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Mr John Humphrys

Today Programme
BBC Radio 4
Room G630, Television Centre
Wood Lane
London W12 7RJ


7 May 2007


Dear Mr Humphrys


Congratulations on the deserved Sony Radio Academy Awards and the generous words you expressed in your acceptance of your unsung colleagues and your criticism of the celebrity. I hope you don’t mind if I use celebrity as the link to the subject of my letter.

The reporting of history also has it celebrity. My particular subject is celebrity battles. Hasting is the one battle of 1066 that everybody knows and it is proving very hard to insert into our national story a battle of similar size that took place just a few weeks before Hastings, at Fulford.

The story of the forgotten battle of 1066 can be told in so many ways:

·         It could certainly be about some celebrities of the time. The invaders were led by the greatest warrior of that era, king Harald of Norway. And this mighty warrior was facing the young grandson’s of Lady Godiva.

·         The story could be about the events that led the brother of king Harold Godwinson to be the instigator of the invasions from north and south. Indeed a strong case can be advanced that Tostig Godwinson choreographed the two invasions in order to split the powerful defenders of the English shores.

·         Yet another line would be to challenge the accepted tale that the Norman invasion fleet had been stranded in port because there was no wind when there is enough evidence to suggest that it was an English fleet that kept them at bay until they were tempted out by the cunning disclosure by king Harold that the southern English army had been sent home.

·         Was William’s first attempt to invade actually defeated by the English navy in the same patch of sea where Drake would ambush the Spanish Armada centuries later? If William’s invasion had gone as planned, the Norse and Norman invasions would have arrived simultaneously. That is quite a story.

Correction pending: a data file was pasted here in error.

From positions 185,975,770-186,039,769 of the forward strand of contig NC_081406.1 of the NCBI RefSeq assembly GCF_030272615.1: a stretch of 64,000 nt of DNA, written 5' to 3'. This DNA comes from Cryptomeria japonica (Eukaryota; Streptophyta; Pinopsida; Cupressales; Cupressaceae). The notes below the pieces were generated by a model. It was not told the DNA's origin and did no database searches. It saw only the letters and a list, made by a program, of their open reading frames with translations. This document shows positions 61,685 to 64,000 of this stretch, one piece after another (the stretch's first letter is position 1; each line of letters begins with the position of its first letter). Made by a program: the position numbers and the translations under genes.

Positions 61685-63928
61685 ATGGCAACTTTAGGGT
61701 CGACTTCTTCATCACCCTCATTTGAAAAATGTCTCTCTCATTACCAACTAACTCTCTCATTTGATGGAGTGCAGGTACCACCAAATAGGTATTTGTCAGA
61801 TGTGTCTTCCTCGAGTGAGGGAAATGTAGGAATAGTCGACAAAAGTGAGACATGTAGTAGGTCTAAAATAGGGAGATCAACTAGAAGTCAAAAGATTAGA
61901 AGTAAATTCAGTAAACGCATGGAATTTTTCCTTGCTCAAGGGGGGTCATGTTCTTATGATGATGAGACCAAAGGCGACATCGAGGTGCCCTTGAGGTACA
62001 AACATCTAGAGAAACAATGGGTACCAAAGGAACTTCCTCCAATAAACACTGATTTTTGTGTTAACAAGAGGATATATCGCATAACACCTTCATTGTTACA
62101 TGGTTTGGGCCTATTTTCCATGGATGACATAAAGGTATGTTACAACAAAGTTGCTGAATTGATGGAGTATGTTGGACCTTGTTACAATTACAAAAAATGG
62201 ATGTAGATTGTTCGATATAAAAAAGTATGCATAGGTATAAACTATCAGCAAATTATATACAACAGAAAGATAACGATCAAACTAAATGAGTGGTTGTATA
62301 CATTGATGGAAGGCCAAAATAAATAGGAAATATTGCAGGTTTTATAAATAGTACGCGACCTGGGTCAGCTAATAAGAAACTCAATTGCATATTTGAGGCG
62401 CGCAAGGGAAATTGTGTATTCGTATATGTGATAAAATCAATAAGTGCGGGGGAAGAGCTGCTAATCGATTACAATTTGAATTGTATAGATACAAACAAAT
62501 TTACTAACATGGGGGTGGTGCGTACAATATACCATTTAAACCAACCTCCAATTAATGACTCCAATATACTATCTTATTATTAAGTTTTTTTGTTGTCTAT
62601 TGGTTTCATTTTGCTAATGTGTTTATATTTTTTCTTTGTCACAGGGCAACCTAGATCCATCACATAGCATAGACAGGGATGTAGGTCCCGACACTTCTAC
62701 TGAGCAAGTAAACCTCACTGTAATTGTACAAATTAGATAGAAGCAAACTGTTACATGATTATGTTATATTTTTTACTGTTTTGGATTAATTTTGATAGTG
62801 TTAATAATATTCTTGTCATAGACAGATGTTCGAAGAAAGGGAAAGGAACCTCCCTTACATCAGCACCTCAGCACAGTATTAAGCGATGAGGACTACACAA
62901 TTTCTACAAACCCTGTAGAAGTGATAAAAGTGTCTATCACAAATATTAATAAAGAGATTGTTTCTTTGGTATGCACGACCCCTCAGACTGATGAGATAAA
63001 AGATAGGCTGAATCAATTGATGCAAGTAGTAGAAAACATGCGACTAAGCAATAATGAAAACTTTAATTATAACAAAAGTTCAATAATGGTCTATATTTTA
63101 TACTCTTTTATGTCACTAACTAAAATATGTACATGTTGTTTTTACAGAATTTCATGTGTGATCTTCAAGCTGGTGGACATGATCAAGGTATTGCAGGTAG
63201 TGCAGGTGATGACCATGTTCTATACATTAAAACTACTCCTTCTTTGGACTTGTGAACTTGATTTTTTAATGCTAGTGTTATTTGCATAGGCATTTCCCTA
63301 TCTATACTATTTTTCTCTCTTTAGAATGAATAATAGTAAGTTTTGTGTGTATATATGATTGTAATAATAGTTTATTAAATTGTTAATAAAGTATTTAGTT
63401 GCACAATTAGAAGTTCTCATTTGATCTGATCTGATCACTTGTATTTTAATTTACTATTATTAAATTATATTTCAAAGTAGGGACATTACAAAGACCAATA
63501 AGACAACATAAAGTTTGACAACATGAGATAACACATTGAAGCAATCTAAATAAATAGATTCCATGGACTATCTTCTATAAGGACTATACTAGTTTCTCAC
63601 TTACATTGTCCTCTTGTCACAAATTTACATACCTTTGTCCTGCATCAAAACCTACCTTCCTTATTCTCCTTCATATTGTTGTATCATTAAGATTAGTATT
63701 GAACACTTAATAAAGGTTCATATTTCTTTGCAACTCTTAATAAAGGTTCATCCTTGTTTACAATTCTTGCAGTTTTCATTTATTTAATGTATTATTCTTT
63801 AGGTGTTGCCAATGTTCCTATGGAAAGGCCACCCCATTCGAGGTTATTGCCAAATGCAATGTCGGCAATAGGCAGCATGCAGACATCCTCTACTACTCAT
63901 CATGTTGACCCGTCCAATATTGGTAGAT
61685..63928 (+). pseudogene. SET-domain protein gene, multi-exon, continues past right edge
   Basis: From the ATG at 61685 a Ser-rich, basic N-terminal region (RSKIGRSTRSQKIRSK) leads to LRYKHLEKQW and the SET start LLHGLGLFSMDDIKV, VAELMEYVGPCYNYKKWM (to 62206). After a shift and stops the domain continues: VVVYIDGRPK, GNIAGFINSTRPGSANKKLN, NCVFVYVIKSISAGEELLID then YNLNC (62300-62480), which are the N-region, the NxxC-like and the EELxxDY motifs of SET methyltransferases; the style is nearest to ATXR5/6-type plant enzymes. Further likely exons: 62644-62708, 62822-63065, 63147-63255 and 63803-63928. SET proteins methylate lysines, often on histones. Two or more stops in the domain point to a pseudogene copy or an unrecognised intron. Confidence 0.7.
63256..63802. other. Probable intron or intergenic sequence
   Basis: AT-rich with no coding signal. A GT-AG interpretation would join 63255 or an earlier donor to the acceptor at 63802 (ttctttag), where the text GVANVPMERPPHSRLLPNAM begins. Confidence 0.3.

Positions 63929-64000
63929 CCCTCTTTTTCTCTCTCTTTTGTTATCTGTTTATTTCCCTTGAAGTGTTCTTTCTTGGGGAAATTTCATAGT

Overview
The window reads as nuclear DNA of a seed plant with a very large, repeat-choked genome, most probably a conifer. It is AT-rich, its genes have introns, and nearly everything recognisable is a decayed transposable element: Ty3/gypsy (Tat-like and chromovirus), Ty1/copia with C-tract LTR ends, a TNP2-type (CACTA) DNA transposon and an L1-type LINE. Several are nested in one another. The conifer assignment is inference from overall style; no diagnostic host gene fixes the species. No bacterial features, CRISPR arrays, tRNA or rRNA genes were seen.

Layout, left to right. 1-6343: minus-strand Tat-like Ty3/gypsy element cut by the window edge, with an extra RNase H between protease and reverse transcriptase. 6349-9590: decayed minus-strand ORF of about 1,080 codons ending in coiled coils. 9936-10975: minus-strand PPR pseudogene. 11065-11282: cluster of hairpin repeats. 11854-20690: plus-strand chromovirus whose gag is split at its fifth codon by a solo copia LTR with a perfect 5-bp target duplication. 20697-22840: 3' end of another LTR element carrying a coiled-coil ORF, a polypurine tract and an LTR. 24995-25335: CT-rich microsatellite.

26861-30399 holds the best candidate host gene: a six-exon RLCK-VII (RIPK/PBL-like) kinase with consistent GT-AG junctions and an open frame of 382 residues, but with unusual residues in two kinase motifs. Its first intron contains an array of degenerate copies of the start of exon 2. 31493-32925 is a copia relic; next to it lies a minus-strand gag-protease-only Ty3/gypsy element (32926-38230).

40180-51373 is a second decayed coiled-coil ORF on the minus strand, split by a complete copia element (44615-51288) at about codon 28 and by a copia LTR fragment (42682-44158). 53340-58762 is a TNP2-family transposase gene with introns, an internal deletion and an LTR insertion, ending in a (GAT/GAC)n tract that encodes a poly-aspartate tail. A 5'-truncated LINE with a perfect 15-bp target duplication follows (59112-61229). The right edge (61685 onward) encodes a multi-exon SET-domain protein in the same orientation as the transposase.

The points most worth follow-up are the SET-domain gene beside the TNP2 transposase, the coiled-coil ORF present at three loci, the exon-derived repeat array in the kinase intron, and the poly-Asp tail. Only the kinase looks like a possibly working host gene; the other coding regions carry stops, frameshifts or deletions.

·         One could also find an interesting modern resonance. William’s army was later deemed to have been taken to war on a lie and individual penances were ordered by the church. William was rather flexible with the facts. Nothing changes.

·         Another dimension would be the public inquiry that was held during last summer to decide the fate of the site. The fact that ordinary members of the public were facing QC’s for the developers, with the latter enjoying many privileges of access that were denied to the objectors, is an affront to natural justice. It is also very stressful and the death of one of the objectors at the inquiry just after presenting their evidence did not manage to make any news editor’s agenda.  

·         The story could be about the community group that has worked so hard investigating the site and, with enormous help from academia, have produced compelling physical evidence of the battlefield. This is all the more remarkable because the site at Hastings has not provided any physical evidence so far. Our work explains why this is so.

·         But any story about the archaeology would have to tell how the developers have done their best to frustrate the battlefield work, incorporating areas where we found things into their plans as ‘community woods’ and ponds.

·         Actually, the ponds are not such a bad idea as the 700 houses are planned for an area that floods regularly. Flooding is the reason the site has not been much disturbed over the intervening 940 years. Flooding is also why the road that is planned to be built along the whole length of the battlesite has to stand so high. Perhaps the flooding story has been ‘dealt with’ and the news agenda has moved on. Sadly, housebuilders still want to build on this delicate and unsuitable ecosystem.

·         It might appeal to your sense of irony that the would-be developers propose to incorporate a Fulford battlefield trail on their building site even though they like to deny that the battle took place there. Strange but true.

·         If there were some hard questions to be asked could we find out why the developers would not allow us access to the ‘English’ bank of the battle meaning that half the site has yet to be surveyed. It would also be nice to find out why they will still not let us return to continue our successful work which was started before their plans.